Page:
Time Bomb: How the Growing Hong Kong-Taiwan Axis is Riling Beijing
Hong Kong’s pro-democracy demonstrations appear to be having a major impact on Taiwan’s presidential campaign in advance of its January 2020 election.
Protest leaders urge the Taiwanese to express emphatic vocal support for Hong Kong’s democratic aspirations. To a large extent, that is already happening. Taiwan’s president, Tsai Ing-wen, frequently speaks out in favor of the Hong Kong demonstrators and their demands, infuriating Beijing. Protests in Hong Kong have made the Taiwanese “increasingly treasure” their democracy and “deeply feel” what it would be like if China treated them the way it’s handling Hong Kong, Tsai said in June.
The emergence of a de facto Hong Kong-Taiwan democratic political axis has heightened Beijing’s nervousness and paranoia. Not only do Communist Party leaders have to deal with the rising popular defiance in Hong Kong to Beijing’s authority, but the prospect of any negotiations for Taiwan’s reunification with the mainland now looks utterly remote. Xi Jinping’s government is not likely to tolerate high-profile policy defeats on two fronts, yet that outcome is a growing possibility. The situation has become a ticking time bomb.
Joshua Wong, a prominent figure in Hong Kong’s street protests, is stepping up his efforts to enlist the Taiwanese. “We hope that before Communist China’s National Day on Oct. 1, our friends in Taiwan can express their support for Hong Kong through street protests,” Wong said at a news conference on September 3. “A lot of people in the past have said ‘today Hong Kong and tomorrow Taiwan.’ But I think the most ideal thing we’d say is ‘Taiwan today, tomorrow Hong Kong.’ Hong Kong can be like Taiwan, a place for freedom and democracy.”
Such sentiments by themselves are enough to enrage Beijing. But Wong also urged Taiwan’s government to let Hong Kong protesters seek political asylum. Worse from Beijing’s standpoint, he made those statements not in Hong Kong or some neutral location, but in Taipei following meetings with Taiwan’s governing, pro-independence Democratic Progressive Party (DPP). Communist Chinese leaders are likely to interpret such a venue as further evidence of a Hong Kong-Taiwanese political alliance against the People’s Republic of China (PRC).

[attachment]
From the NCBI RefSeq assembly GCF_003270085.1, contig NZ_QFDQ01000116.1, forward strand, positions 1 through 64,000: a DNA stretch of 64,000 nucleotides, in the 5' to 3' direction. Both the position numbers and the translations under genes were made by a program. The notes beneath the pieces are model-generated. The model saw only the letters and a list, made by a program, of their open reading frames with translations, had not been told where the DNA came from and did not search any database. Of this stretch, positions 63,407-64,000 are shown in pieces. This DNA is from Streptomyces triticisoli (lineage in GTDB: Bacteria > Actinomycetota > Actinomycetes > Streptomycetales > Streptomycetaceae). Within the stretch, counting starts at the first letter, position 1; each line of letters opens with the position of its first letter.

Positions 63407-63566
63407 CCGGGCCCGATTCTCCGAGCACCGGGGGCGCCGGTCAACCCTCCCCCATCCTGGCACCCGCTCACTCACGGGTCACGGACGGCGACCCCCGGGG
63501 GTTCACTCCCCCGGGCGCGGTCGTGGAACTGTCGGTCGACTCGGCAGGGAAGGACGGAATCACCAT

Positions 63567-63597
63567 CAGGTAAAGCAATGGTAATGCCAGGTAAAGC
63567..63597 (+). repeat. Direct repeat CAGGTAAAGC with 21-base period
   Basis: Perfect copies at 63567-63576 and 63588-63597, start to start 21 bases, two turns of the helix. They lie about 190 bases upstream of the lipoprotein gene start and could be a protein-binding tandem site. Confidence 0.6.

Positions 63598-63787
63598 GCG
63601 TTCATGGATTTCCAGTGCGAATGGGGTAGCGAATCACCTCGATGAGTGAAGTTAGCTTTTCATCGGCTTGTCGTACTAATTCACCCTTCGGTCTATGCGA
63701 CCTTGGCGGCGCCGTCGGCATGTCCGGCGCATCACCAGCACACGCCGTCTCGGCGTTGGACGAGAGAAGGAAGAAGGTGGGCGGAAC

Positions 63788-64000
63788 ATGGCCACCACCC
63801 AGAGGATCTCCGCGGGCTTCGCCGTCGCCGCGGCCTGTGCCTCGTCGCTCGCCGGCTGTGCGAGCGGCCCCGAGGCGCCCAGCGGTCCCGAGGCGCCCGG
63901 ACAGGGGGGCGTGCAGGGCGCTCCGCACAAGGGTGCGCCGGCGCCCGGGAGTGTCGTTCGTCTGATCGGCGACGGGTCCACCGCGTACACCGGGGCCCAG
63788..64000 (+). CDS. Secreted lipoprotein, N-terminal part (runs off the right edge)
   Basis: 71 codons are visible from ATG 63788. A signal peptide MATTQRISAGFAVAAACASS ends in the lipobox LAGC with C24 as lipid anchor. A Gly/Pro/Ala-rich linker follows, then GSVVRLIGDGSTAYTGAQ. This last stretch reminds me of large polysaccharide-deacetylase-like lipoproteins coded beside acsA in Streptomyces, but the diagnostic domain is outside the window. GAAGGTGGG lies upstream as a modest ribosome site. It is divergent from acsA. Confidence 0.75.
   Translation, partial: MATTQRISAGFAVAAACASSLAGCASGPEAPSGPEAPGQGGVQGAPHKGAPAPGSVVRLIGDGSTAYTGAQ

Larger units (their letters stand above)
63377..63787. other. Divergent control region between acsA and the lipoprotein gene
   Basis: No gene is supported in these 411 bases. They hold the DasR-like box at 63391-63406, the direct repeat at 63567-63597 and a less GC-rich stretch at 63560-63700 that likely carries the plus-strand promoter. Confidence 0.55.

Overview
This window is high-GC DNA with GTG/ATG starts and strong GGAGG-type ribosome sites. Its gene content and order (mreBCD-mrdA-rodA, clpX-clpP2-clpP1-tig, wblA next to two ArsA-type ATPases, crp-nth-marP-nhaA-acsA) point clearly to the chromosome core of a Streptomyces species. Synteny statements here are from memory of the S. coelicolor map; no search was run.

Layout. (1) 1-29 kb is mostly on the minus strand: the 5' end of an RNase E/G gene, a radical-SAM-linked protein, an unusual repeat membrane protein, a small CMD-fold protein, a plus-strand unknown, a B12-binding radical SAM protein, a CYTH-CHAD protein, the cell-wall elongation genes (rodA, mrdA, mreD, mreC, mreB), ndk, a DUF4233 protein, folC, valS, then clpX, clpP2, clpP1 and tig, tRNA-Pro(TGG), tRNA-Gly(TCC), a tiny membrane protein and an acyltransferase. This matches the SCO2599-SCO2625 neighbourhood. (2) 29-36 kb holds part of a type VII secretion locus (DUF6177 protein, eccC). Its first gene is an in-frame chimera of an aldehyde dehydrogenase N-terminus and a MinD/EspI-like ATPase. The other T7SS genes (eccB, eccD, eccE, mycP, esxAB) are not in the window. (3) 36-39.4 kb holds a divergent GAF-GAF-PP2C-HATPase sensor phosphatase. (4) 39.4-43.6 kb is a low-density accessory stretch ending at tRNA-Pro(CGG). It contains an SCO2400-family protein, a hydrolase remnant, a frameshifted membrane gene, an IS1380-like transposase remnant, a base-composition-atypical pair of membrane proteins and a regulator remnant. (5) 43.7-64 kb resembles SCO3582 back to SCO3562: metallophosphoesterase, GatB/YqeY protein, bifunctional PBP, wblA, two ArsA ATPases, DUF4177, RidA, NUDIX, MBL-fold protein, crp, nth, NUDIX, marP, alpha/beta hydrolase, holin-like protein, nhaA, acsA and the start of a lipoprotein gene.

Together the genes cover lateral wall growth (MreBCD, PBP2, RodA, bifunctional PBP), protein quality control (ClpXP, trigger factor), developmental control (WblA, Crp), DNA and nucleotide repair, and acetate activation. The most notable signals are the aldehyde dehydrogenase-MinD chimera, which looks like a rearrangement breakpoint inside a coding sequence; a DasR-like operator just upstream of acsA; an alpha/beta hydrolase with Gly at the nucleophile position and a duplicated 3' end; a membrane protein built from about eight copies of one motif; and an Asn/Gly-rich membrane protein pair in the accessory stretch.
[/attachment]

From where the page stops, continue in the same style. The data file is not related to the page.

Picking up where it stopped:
Beijing’s persistent attempts to undermine Hong Kong’s political autonomy under its “one county, two systems” arrangement has caused Taiwanese attitudes to turn emphatically against such a formula for their island. Most Taiwanese were never enthusiastic about that proposal, but the proposed Hong Kong extradition law (just now withdrawn) that would have enabled Chinese authorities to try Hong Kong-based political dissidents in mainland courts has soured Taiwanese public opinion even more. A poll that Taiwan’s Mainland Affairs Council published in late July found that 88.7 percent of respondents rejected one country, two systems, up from 75.4 per cent in a January survey.
The Hong Kong democracy campaign is strengthening hardline, anti-PRC factions in Taiwan. Incumbent President Tsai appeared to be in deep political trouble earlier this year. Taiwan’s continuing economic malaise had undermined her presidency, and the DPP suffered huge losses in November 2018 local elections. Indeed, the losses were so severe that Tsai had to quit her post as party chair. She also faced a strong primary challenge for the DPP’s presidential nomination from her onetime prime minister, James Lai.
But Tsai has shrewdly exploited public anger at Beijing’s crude attempts to undermine Hong Kong’s autonomy to rebuild her domestic political support. “As long as I am here, I will stand firm to defend Taiwan’s sovereignty,” Tsai pledged in July. “As long as I am here, you would not have to fear, because we will not become another Hong Kong.” That message resonated with voters, and not only did she defeat Lai, but her fortunes against the opposition Kuomintang Party in the upcoming general election appear far more favorable than they did a few months ago.
The Hong Kong developments have created a political nightmare for the Kuomintang. The party’s nominee, Han Kuo-yu, the maverick populist mayor of Kaohsiung, had long advocated closer relations with the mainland. To that end, he sought to resume the policy that the last Kuomintang president, Ma Jing-jeou, pursued from 2008 to 2016. Earlier this year, Han visited China and had cordial meetings with Communist Party officials. He has always seemed highly favorable to the PRC’s one country, two systems arrangement for Taiwan as well as Hong Kong. Both the Chinese government and pro-Beijing media outlets in Taiwan (the so-called red media) were decidedly enthusiastic about Han’s candidacy against more moderate opponents in the Kuomintang Party’s primary election this summer.